Chitina House B&B – Chitina, Alaska

The Chitina House

On all of our trips, we make an effort to get the most authentic local experience possible, and one of the best ways we’ve been able to accomplish is through our selection of accommodations. The Chitina House B&B in Chitina, Alaska, was the perfect way for us to truly experience a small Alaskan town while also providing us with a convenient home base for a host of nearby excursions.

Chitina?

Unless you’re really well-versed on your Alaskan geography, it’s likely that you aren’t familiar with the small town of Chitina. With a population of 126, it isn’t exactly a booming metropolis and thus it’s not on many people’s radar. Prospectors originally came to the area in the early 1900’s when copper was discovered in the Chitina River valley; however, within forty years, the mines closed and Chitina became a veritable ghost town for many years. Currently, salmon fishing is the primary draw, but the town is also the gateway to Wrangell-St. Elias Nationl Park, which we would argue is every bit as stunning as the more popular Denali.

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Why stay in Chitina?

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Walking through town

So why stay in Chitina? Excellent question. Assuming you’re a tourist like we were, the only reason you would find yourself in Chitina would be if you were visiting Wrangell-St. Elias. If this park is not already on your Alaskan itinerary, then we would recommend crumpling up that itinerary, throwing it in the trash, and then starting from scratch. We won’t be covering the park in detail in this post, but just trust us for now. It’s not as popular as Denali, but just as beautiful. You will certainly have the option of finding accommodation within the park itself, but staying in Chitina provides the opportunity to experience an authentic small Alaskan town, set in a picturesque valley teeming with wildlife.

Despite being such a small town, there is no shortage of things to do in the immediate surrounding area. Here are a few that we would strongly recommend.

  • Take a flight over the Wrangell Mountains. Flights leave from the Chitina Airport and land in McCarthy.
  • Drive the McCarthy road from Chitina to McCarthy.
  • Look for moose and grizzly bears that frequent the area.
  • Hike to Liberty Falls
  • Check out the fish wheels in the Copper River
  • Climb one of the many nearby mountains for incredible views of the town, the Copper River/Chitina River, and the Wrangell Mountains.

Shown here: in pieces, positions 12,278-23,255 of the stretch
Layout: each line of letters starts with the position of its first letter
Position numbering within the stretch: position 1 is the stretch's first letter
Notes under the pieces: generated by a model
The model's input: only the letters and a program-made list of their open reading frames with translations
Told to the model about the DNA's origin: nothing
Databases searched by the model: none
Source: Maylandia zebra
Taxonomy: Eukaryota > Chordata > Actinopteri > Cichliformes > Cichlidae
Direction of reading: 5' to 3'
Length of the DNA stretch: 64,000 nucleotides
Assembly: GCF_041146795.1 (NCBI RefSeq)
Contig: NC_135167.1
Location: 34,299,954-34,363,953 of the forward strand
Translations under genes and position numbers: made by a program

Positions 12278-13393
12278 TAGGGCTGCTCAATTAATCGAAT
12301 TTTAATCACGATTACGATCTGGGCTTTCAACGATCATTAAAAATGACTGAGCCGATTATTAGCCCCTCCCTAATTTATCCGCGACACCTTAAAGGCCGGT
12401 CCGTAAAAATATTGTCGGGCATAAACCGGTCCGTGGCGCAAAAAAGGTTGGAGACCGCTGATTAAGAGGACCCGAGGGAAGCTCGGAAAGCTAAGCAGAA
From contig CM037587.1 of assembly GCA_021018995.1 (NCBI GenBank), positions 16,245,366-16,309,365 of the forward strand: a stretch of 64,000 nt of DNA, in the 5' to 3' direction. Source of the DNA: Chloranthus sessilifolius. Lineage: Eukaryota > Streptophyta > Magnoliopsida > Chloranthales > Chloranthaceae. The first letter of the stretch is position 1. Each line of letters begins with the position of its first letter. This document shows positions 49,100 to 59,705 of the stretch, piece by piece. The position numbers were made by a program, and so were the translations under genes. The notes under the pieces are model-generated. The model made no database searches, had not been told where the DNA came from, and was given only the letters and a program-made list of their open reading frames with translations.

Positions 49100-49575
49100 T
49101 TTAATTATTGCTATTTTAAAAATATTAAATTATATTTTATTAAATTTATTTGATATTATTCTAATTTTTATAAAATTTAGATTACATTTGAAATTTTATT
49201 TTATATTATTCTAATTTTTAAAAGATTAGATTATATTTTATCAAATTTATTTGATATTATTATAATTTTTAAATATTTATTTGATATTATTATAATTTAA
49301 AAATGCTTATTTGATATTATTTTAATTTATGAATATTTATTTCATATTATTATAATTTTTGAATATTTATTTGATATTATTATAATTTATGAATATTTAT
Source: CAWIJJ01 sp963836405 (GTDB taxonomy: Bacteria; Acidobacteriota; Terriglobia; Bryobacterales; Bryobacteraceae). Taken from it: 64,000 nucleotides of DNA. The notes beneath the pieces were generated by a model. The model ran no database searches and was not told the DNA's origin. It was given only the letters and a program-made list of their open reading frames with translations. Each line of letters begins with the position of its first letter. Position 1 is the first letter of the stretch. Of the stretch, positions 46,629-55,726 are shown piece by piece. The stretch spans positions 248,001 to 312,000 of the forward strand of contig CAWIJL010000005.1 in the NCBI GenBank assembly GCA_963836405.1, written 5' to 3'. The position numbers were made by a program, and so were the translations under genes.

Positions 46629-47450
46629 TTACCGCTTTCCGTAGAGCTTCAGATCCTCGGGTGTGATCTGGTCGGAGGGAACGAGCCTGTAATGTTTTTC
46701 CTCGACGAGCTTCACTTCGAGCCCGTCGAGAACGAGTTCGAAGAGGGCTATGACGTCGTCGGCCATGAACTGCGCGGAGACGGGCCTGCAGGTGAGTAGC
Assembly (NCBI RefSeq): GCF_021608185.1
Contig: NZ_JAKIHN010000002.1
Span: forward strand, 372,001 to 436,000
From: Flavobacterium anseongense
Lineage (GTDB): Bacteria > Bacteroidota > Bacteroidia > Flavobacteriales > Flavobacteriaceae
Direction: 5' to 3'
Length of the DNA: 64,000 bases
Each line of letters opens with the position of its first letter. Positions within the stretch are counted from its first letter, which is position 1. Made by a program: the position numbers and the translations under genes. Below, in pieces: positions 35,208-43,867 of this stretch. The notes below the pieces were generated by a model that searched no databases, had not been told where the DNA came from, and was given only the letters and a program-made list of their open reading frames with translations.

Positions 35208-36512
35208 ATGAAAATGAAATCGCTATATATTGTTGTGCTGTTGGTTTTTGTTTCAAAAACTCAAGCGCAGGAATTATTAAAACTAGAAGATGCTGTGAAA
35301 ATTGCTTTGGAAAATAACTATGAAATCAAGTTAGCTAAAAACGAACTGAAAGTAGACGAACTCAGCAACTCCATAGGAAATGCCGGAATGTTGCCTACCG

The Chitina House B&B

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Hopefully by this point we’ve succeeded in convincing you that Chitina is a worthwhile stop and a perfect launching pad for activities in the area. If you do end up staying in town, you’ll have a very limited selection, but there is a right an a wrong choice in this scenario. The right choice, of course, is the Chitina House Bed and Breakfast. A B&B is only as good as the people who manage it, and Carla and Mike are as good as they come. They’ve lived in Alaska for 30+ years and possess a wealth of knowledge of the area and local activities. The other method of judging the quality of a B&B is by the quality of their muffins. We give them a 10 out of 10 here.

The rooms themselves are quaint, comfortable, and clean and each room has a queen size and a single bed. There is also a spacious room where you can relax in a rocking chair with a book and a cup of coffee, and a front porch for the warmer days (there are warm days here…we promise). The small pond out front is home to beavers and otters, who, as we understand, are in the midst of a somewhat violent turf war. There is also another larger pond just across the street that is frequented by swans, but more importantly, moose. We weren’t fortunate enough to see any moose, but apparently they come to the pond every night and often walk right through town.

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The Turkey

We would be remiss if we failed to mention the enormous turkey that walks the grounds of the Chitina House. We say “turkey”, but based on it’s size, it is more likely that it is a cross between a turkey and a moose…possibly part brontosaurus but we can’t be sure. This thing strutted around like it owned the place and acted more like one of the pets than a future meal. That being said, we can’t make any guarantees that it will still be there a year or even a month from now. The temptation of a Thanksgiving dinner walking around might just be too much to resist, no matter how lovable it may be.

Conclusion

If you go to Wrangell St.-Elias, you should stay in Chitina. And if you stay in Chitina, you should stay at the Chitina House. It’s a simple equation, really. You’ll take in some breathtaking views, eat some delicious muffins, and maybe see a moose or two. Our time at the Chitina House was one of the highlights of our trip to Alaska, and that’s saying something.

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